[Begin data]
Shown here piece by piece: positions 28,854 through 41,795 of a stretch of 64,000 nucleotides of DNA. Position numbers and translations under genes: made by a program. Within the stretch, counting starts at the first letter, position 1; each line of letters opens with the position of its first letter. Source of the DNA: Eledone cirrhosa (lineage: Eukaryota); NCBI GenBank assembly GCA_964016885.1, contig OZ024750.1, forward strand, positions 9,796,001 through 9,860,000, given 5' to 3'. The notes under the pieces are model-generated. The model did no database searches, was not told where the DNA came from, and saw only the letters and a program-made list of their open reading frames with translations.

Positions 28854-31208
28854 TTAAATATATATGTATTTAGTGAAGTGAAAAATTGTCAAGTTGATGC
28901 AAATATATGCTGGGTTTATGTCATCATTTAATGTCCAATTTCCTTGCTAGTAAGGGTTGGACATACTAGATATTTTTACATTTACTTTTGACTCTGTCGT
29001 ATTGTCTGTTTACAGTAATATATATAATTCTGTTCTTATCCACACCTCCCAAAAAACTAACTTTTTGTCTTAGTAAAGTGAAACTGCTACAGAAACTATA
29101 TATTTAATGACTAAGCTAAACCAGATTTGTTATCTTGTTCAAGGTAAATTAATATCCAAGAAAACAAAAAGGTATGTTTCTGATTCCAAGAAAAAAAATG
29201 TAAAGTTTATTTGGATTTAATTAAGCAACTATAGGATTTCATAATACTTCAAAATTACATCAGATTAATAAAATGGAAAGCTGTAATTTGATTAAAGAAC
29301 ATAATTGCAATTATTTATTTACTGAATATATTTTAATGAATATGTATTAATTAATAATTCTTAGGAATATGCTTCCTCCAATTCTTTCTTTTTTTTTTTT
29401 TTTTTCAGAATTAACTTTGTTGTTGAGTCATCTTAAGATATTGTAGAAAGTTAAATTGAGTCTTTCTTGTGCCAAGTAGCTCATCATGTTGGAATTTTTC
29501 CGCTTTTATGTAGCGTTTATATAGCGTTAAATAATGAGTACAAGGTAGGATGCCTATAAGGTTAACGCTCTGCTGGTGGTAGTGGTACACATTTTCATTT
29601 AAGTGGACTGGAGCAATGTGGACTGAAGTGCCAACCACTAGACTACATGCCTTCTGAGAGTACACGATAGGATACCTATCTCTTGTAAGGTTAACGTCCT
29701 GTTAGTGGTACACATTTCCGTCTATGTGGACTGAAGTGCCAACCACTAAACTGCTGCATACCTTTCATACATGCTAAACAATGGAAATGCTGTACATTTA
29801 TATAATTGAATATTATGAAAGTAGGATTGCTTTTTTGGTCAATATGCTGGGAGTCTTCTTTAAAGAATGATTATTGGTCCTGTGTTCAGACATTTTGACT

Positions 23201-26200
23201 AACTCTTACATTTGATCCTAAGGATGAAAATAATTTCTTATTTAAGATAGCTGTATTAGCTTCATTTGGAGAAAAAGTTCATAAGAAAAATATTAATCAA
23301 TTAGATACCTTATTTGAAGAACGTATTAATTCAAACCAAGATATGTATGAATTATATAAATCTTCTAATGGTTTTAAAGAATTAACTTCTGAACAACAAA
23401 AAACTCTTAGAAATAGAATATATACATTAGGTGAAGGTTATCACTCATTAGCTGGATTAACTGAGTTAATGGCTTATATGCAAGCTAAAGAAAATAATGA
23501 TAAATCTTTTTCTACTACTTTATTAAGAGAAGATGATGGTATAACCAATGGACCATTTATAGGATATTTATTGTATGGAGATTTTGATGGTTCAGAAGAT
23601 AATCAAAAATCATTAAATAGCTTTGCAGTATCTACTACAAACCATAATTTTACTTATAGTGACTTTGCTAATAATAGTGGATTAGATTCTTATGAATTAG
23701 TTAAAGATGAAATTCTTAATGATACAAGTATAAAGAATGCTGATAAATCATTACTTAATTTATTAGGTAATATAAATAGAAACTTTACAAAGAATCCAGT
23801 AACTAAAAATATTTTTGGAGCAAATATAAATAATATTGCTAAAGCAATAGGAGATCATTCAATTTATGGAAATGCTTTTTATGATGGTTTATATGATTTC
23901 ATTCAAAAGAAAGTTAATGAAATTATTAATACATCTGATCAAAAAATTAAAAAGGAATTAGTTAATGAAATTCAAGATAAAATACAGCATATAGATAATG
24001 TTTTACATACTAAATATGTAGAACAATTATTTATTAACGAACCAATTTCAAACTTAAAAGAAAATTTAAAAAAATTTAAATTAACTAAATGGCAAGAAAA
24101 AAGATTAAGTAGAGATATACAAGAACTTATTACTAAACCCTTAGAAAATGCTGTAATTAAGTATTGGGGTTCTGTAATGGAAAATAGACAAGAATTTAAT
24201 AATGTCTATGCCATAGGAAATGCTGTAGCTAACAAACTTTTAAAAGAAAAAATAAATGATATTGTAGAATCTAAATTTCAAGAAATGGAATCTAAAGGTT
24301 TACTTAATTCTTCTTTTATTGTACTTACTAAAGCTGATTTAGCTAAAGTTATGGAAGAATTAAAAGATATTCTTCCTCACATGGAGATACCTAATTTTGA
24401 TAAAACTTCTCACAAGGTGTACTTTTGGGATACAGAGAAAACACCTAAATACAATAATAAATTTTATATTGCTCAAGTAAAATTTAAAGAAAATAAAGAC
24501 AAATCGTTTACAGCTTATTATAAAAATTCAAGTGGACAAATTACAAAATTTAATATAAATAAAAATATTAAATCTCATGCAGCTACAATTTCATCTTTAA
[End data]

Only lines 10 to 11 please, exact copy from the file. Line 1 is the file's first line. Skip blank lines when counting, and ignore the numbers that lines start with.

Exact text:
29501 CGCTTTTATGTAGCGTTTATATAGCGTTAAATAATGAGTACAAGGTAGGATGCCTATAAGGTTAACGCTCTGCTGGTGGTAGTGGTACACATTTTCATTT
29601 AAGTGGACTGGAGCAATGTGGACTGAAGTGCCAACCACTAGACTACATGCCTTCTGAGAGTACACGATAGGATACCTATCTCTTGTAAGGTTAACGTCCT